Poverty in Africa

Understanding medicine in a different context: clinical electives in Africa

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  • Society

Thirty-nine RCSI students have taken part in the RCSI African Medical Elective programme which began in 2011.

The programme, which is embedded in a collaborative, mutually beneficial partnership between RCSI and the College of Surgeons of East, Central and Southern Africa (COSECSA), sees RCSI students spend time in hospitals in Malawi, Tanzania, Ethiopia and Kenya.

Participants get clinical experience in obstetrics and gynaecology, paediatric surgery, general surgery, emergency surgery and internal medicine, and begin to understand medicine and healthcare in a very different context.

RCSI students are encouraged to understand their role as global citizens. The electives give participants the opportunity to engage with local communities. It also allows them to experience different cultures and customs as well as learn what it is like to work in a challenging environment which may have limited resources and a low staff to patient ratio.

This year’s participants will undergo their electives at Queen Elizabeth Central Hospital, Blantyre, Malawi. They are each interviewed to ensure their suitability and given pre-departure training, as well as clinical and logistical support throughout their six-week placement.

Hospitals are selected on the basis of their suitability and according to the benefits available to both the student and hospital, in terms of facilities and the presence of qualified doctors willing to teach students at an appropriate level. By limiting the number of students sent to any one hospital each year, the RCSI students do not taking away from local medical students' teaching time.

One medical student reported that their elective ‘… gave us unique opportunities to learn as future doctors, healthcare advocates, but equally important, as citizens of the world.’ This student, who was working in obstetrics and gynaecology, also highlighted that, ‘I was able to see various presentations and conditions that I will likely never come across in Ireland outside of a textbook.’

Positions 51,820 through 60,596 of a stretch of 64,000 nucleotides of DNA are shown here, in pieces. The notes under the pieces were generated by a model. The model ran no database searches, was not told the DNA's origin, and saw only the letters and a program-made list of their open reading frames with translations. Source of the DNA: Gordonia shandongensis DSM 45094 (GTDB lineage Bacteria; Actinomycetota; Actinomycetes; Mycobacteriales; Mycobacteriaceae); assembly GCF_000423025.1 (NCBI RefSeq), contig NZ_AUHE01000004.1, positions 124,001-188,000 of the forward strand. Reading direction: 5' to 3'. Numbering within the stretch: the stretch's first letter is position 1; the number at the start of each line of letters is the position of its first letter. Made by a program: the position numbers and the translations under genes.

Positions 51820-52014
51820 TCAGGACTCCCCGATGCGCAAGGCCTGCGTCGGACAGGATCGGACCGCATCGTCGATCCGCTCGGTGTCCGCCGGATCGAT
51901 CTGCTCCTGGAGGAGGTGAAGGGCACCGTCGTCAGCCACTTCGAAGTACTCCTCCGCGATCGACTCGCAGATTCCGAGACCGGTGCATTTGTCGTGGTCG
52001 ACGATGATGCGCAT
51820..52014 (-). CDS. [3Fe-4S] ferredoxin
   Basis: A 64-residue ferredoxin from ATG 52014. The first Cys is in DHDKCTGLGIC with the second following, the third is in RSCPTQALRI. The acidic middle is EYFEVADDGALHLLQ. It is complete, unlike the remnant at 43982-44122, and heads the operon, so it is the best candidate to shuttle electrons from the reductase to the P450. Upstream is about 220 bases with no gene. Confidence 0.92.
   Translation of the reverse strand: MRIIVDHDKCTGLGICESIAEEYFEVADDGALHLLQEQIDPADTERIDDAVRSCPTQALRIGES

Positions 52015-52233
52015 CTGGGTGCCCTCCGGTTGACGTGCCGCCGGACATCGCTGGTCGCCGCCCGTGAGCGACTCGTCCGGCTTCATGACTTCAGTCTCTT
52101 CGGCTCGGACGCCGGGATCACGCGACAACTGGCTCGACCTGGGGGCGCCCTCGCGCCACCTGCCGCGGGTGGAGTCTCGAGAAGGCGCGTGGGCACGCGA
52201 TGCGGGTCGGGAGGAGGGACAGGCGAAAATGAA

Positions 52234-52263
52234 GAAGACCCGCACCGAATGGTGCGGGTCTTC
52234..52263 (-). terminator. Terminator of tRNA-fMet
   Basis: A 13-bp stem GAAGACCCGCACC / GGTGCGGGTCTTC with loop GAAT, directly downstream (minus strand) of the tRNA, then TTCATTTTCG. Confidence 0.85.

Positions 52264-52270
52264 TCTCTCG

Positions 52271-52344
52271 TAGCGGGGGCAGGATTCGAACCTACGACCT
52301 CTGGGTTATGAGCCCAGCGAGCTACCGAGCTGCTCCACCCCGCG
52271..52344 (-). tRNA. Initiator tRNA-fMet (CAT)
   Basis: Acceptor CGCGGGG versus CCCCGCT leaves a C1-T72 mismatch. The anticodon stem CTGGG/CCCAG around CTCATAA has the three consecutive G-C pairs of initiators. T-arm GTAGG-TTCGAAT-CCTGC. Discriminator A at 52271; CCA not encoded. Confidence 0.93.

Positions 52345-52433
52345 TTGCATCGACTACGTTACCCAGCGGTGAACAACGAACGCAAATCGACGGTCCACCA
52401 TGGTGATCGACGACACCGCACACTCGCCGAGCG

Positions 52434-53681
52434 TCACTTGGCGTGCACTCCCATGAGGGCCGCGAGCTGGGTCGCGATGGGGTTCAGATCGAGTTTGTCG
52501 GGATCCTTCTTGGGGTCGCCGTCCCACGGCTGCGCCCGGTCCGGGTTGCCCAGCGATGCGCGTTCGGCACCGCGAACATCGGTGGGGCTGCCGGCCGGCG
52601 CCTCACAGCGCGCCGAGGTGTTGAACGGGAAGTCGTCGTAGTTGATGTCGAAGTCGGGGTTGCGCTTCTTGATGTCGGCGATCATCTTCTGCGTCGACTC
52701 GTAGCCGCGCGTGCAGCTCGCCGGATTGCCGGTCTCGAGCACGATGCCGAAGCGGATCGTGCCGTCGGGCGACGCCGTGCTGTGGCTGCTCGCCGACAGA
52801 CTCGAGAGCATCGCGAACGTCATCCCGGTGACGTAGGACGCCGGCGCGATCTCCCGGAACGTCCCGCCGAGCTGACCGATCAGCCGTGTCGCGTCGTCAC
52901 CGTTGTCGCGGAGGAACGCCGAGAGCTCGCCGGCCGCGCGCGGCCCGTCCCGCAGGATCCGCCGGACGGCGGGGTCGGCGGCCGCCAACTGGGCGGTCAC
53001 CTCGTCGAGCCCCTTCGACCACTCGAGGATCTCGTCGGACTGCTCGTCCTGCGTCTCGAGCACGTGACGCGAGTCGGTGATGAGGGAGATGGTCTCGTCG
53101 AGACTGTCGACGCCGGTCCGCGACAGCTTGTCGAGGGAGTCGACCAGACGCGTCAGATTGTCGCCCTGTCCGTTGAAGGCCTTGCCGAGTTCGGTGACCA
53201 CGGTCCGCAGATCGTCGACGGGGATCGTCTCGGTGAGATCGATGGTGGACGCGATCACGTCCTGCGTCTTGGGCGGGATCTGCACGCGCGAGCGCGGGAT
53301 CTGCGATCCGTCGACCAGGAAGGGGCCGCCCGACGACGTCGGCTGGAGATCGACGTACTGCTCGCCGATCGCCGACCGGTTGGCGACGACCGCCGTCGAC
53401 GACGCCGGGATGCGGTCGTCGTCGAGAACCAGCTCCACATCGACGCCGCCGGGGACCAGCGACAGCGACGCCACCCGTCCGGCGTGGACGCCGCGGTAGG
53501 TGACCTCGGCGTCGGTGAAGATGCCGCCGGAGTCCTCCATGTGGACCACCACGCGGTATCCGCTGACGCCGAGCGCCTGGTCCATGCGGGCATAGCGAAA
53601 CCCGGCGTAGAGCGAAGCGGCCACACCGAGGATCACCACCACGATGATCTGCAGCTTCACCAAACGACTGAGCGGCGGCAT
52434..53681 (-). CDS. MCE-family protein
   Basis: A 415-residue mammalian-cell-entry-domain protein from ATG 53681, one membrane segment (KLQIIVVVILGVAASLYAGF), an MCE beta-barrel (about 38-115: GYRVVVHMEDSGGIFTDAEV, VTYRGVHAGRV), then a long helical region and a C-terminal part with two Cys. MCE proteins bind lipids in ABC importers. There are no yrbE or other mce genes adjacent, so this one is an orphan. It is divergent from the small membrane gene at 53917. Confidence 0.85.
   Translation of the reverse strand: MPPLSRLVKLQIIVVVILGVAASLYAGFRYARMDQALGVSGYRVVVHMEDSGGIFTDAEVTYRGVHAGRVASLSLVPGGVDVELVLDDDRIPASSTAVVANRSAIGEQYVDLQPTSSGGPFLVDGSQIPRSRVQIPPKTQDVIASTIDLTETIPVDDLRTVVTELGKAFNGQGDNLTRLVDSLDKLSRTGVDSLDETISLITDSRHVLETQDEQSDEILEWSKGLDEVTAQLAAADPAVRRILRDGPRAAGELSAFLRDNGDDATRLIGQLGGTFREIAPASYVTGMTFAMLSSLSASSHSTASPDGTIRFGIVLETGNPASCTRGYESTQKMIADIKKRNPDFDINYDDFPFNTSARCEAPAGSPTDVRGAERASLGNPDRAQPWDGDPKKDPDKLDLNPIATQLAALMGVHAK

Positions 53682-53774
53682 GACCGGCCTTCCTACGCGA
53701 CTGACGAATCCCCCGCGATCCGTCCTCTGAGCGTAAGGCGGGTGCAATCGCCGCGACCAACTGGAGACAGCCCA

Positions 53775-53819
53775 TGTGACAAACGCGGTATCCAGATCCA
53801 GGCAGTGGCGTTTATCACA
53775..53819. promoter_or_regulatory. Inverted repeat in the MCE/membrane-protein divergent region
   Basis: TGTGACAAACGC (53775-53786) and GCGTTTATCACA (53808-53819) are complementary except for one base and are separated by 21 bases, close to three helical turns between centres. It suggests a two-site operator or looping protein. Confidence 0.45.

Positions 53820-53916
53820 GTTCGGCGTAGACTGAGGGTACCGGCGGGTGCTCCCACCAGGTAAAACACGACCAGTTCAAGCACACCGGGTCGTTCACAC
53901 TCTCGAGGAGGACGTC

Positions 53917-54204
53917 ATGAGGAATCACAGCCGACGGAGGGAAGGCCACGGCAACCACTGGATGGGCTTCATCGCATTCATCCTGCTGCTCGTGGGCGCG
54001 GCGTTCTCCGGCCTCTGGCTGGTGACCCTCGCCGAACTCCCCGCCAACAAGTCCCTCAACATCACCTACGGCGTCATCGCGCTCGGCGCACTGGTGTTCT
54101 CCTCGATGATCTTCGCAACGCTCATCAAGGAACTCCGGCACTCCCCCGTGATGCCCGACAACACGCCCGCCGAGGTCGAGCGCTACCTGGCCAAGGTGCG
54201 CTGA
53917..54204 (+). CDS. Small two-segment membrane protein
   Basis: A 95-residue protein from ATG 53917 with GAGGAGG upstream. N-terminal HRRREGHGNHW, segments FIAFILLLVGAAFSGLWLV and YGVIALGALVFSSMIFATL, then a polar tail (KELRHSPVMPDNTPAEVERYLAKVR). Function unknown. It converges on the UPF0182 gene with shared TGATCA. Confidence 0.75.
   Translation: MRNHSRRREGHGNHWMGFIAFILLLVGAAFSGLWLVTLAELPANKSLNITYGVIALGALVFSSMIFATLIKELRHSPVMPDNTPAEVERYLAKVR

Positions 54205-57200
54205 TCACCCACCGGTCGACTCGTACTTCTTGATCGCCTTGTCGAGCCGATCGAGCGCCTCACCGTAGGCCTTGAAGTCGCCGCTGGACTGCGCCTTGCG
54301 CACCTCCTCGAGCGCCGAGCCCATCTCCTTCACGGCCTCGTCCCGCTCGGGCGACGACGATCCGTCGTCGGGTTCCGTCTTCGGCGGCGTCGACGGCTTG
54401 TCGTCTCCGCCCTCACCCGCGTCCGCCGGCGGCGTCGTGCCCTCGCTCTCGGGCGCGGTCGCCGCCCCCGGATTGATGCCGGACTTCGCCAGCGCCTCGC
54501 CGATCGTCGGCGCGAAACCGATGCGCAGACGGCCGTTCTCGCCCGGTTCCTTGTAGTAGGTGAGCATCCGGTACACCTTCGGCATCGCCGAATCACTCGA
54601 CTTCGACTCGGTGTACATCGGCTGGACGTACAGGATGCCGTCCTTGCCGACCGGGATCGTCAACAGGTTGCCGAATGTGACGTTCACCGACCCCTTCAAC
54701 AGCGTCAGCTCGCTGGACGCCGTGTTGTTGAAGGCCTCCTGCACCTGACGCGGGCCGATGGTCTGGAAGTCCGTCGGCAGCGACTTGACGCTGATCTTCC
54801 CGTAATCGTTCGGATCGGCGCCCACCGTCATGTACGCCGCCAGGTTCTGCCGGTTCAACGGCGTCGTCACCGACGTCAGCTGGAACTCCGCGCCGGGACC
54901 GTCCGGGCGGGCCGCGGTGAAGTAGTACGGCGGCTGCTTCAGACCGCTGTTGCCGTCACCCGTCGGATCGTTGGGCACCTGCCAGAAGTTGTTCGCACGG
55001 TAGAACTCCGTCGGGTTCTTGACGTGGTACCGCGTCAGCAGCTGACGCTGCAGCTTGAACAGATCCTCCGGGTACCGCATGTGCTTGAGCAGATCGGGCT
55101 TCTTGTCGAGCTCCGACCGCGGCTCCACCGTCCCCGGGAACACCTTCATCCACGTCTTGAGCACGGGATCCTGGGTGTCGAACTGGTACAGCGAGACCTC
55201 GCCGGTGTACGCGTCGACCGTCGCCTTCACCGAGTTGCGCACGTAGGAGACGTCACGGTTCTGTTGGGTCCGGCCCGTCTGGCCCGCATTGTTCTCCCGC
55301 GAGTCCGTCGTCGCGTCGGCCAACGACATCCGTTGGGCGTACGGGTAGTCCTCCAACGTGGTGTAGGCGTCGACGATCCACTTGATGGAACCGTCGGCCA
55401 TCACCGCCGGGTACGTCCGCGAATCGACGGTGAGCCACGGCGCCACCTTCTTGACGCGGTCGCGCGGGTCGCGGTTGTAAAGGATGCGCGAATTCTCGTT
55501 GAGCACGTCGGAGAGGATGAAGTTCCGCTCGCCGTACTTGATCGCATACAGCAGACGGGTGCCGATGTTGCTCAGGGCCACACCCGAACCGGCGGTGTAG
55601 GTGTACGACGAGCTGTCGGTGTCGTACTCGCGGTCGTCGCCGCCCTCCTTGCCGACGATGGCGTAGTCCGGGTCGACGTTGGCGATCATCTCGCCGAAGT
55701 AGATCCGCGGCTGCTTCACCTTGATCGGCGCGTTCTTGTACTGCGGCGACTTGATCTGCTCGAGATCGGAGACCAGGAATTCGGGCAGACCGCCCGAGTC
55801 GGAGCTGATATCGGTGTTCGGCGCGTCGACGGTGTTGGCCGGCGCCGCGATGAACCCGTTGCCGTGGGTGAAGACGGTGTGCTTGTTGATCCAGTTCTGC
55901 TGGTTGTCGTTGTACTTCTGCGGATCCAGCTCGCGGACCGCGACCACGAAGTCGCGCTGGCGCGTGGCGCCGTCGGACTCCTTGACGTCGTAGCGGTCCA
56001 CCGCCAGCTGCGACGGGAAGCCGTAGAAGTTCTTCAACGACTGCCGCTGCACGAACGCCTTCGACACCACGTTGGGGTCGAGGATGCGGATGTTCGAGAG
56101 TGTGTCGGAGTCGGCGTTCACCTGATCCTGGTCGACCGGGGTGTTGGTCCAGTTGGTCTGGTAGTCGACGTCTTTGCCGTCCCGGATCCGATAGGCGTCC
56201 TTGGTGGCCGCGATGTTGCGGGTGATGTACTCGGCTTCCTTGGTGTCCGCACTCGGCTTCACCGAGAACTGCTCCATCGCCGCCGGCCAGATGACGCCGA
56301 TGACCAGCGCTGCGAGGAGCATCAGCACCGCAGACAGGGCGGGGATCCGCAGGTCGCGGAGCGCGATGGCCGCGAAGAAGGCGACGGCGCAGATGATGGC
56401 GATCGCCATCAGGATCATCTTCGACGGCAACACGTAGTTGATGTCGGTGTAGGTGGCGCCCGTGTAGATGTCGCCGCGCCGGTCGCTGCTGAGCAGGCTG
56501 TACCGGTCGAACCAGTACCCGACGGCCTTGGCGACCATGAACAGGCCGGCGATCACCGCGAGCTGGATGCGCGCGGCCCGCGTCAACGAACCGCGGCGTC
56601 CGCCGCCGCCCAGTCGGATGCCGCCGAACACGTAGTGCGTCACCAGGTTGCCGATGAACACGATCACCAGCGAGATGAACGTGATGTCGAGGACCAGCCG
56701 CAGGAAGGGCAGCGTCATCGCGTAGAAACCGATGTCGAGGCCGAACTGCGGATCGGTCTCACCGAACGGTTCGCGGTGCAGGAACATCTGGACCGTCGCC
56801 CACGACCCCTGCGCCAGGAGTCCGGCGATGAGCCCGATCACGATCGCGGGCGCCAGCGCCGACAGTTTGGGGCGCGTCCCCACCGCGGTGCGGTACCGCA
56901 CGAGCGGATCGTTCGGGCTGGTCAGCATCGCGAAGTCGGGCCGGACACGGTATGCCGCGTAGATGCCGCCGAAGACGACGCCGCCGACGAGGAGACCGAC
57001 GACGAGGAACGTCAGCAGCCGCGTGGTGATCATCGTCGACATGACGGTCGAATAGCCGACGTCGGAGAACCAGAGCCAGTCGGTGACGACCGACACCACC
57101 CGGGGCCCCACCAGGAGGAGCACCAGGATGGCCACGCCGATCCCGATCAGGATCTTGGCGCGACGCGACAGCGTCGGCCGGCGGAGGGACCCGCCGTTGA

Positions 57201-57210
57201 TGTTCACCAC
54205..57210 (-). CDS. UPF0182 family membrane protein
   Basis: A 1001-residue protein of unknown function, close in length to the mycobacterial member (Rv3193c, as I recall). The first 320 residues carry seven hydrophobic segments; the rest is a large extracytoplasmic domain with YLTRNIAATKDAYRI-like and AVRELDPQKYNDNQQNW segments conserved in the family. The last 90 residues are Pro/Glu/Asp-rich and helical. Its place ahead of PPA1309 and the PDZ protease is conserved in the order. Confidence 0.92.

RCSI students on clinical electives in Africa

The RCSI/COSECSA Medical Electives programme is centred on collaboration. RCSI and COSECSA have worked in close collaboration since 2007 to expand high-quality surgical training in East, Central and Southern Africa, funded by Irish Aid.

Both institutions benefit from the collaboration accrue to both institutions; the Medical Electives programme is a good example of how RCSI benefits from the relationship. The Elective programme facilitates the education of future medical professionals while assuring adherence to ethical principles and mutual benefit to both students and their host communities.

The partnership between RCSI and COSECSA is part of RCSI's commitment to improving global healthcare and to the United Nations Sustainable Development Goals (SDGs). Through strategic global partnerships, RCSI aims to accelerate change and to provide solutions to the surgical deficit impacting low- and middle-income countries.

Key to RCSI's commitment to improving the delivery of healthcare for those in less wealthy countries has been the establishment of the RCSI Institute of Global Surgery. The Institute currently reaches patients and surgical teams in over forty countries through its education, research and training programmes. The United Nations has developed its SDGs as an urgent call for action by all countries to end poverty and other deprivation through a global partnership to improve health and education, reduce inequality and spur economic growth. As a signatory to the SDG Accord, RCSI is committed to integrating the SDGs into communities through this education, research and university operations.

RCSI is committed to achieving a better and more sustainable future through the UN Sustainable Development Goals.